This Unit seeks to promote inclusivity and excellence in scholarship. We have been intentional about including participants and presenters from interdisciplinary approaches and we encourage nontraditional ways of sharing scholarly work on women in religion. In the process of making selections for Annual Meeting sessions, we work collaboratively with other program units to promote scholarly conversations across fields and methodologies. We are committed to providing an inclusive scholarly environment where new voices can be heard and critical analyses of women, gender and religion can be advanced.
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Women and Religion Unit
Call for Proposals
As one of the oldest and largest units, we operate with a broad mandate to explore “Women and Religion.” In crafting our call, we intentionally create wide possibilities in order to invite individual papers and panel proposals from a variety of religious and cultural traditions, local and transnational contexts, methodologies and areas of research. We encourage the use of alternate and accessible presentation formats.
We are particularly interested in proposals related to one of the following themes:
Women, Genocide, and Native Peoples
For a Possible quad-sponsorship with the Native Traditions of the Americas Unit, the Women and Religion Unit, the Religion, Holocaust, and Genocide Unit, and the North American Religions Unit, we invite proposals that interrogate the role of both religious history and myth in producing and sustaining Indigenous erasure and genocide. We particularly encourage proposals that consider history and myth of the Mayflower, including commemorations like Mayflower 400, in relation to the destruction of the Native Wampanoag Peoples, and the disruption of the Wampanoag matrilineal line. We also invite proposals that further explore the impact of settler colonialism in and beyond the United States, especially those that analyze religion in relation to the genocide of indigenous peoples from a critical gender studies perspective in the North American context, including North America in relation to other contexts affected by European settler colonialism (i.e., Australia, New Zealand, and Pacific Islands). Proposals that interrogate the widespread killings and disappearance of indigenous women and girls as a form of genocide (e.g., the June 2019 Canadian National Inquiry) are also welcome.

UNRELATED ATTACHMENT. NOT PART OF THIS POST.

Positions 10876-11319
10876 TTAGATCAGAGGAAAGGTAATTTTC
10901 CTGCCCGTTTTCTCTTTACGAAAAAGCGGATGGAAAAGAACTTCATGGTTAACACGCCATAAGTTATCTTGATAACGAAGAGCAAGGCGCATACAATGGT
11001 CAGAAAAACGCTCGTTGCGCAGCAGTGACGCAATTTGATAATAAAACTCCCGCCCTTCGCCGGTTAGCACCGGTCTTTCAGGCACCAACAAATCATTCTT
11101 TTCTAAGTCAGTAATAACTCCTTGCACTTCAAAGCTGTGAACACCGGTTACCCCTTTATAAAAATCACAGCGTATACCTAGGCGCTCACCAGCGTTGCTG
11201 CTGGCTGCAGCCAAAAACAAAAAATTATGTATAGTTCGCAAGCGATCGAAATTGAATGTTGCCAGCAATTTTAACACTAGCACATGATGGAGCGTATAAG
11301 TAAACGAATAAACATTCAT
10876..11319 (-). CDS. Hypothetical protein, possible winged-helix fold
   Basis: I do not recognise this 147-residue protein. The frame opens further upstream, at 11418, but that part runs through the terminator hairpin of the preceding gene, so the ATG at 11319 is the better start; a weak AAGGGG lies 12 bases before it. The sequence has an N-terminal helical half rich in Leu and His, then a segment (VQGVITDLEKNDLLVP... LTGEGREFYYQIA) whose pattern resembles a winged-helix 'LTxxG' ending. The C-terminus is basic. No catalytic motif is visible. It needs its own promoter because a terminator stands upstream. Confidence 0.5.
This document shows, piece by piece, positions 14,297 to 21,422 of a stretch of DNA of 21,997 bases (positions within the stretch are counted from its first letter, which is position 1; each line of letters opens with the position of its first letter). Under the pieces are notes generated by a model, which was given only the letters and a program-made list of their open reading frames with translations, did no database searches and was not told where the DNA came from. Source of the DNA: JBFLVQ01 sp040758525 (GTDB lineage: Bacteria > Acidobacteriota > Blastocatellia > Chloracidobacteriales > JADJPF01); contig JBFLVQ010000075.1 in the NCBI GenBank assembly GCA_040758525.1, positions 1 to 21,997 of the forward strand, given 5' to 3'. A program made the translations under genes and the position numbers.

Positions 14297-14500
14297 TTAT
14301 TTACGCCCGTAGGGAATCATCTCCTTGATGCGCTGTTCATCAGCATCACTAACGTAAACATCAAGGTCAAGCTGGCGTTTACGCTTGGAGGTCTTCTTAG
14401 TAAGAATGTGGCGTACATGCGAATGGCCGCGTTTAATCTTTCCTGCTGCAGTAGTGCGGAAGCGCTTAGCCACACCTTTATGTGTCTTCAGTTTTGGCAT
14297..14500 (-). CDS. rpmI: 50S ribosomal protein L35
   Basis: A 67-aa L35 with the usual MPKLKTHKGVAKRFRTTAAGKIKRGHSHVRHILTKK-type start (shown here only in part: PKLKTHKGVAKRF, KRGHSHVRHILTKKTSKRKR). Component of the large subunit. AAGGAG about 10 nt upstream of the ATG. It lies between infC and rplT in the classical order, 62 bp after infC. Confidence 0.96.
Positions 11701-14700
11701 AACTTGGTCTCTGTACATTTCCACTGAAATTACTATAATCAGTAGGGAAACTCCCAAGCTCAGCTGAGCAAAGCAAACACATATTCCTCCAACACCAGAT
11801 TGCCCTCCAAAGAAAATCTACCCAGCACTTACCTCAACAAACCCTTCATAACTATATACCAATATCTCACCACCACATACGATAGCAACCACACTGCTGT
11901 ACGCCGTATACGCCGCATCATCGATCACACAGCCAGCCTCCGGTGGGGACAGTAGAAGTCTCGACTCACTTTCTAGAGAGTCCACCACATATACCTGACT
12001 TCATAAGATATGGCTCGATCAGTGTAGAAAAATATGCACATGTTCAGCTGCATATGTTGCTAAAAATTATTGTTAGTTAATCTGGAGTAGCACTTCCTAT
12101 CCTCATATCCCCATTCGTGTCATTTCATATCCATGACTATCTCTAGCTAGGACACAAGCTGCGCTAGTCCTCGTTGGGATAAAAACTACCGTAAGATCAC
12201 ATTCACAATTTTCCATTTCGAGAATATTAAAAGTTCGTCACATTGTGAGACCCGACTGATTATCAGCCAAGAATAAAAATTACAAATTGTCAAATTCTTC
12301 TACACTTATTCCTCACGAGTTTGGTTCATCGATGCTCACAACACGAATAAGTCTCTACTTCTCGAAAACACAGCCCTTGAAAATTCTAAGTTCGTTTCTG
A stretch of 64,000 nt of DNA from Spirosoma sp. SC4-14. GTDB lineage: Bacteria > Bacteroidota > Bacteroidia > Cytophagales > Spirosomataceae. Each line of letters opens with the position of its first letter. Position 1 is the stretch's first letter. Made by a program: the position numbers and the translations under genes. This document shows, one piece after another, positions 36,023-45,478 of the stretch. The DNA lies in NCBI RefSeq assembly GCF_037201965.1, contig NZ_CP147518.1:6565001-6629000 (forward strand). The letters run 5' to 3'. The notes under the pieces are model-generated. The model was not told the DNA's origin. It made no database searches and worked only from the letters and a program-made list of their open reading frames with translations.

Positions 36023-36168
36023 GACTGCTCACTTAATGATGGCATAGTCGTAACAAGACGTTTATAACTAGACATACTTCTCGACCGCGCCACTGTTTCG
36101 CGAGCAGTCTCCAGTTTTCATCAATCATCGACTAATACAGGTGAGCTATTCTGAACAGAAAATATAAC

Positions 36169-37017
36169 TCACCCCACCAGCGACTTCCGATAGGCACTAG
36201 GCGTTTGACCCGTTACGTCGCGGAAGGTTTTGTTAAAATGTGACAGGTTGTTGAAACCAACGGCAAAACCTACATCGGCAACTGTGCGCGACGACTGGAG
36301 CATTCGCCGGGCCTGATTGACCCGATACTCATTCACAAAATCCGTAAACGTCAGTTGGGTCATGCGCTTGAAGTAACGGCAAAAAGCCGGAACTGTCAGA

The Women and Religion Unit and the Sikh Studies Unit are seeking papers for a possible co-sponsored session. The co-sponsored session seeks papers that critically engage with diasporic, postcolonial, and transnational theories and/or methodological approaches relating to feminism, women, and gender in religion. We particularly encourage proposals that address i) women’s agency, and the lack thereof, in religious scripture, institutions, and devotional praxis, and ii) social and cultural practices and their discursive frameworks relating feminist and gendered approaches to women. We encourage papers that build on the recent and emerging body of schoalrship in the proposers specific subfield(s) and investigate how feminist knowledge production within and across religious traditions have the potential to subvert and transform hegemonic notions of power including the symbolic, linguistic, political, communal, and interpersonal. What would it look like to reorient our religious institutions, praxis, and identity through a feminist lens that advocates more egalitarian ways of knowing and being?
Women, Religion, and the Environment
In an era of climate change and environmental uncertainty, we invite proposals on women, religion, and the environment. We welcome the proposals that analyze the impact of climate change through the critical lens of gender intersected with race, class, and sexuality (i.e., ecofeminism, ecowomanism, and environmental racism). How does environmental deterioration disproportionately impact women across the globe? We are also interested in the proposals that engage in women’s religious, theological, and spiritual resources to challenge and change political-economic policies for environmental justice and women’s environmental activism. What alternative visions for ecological justice do women bring?
Women, Religion, and the Formation of Gender Identity.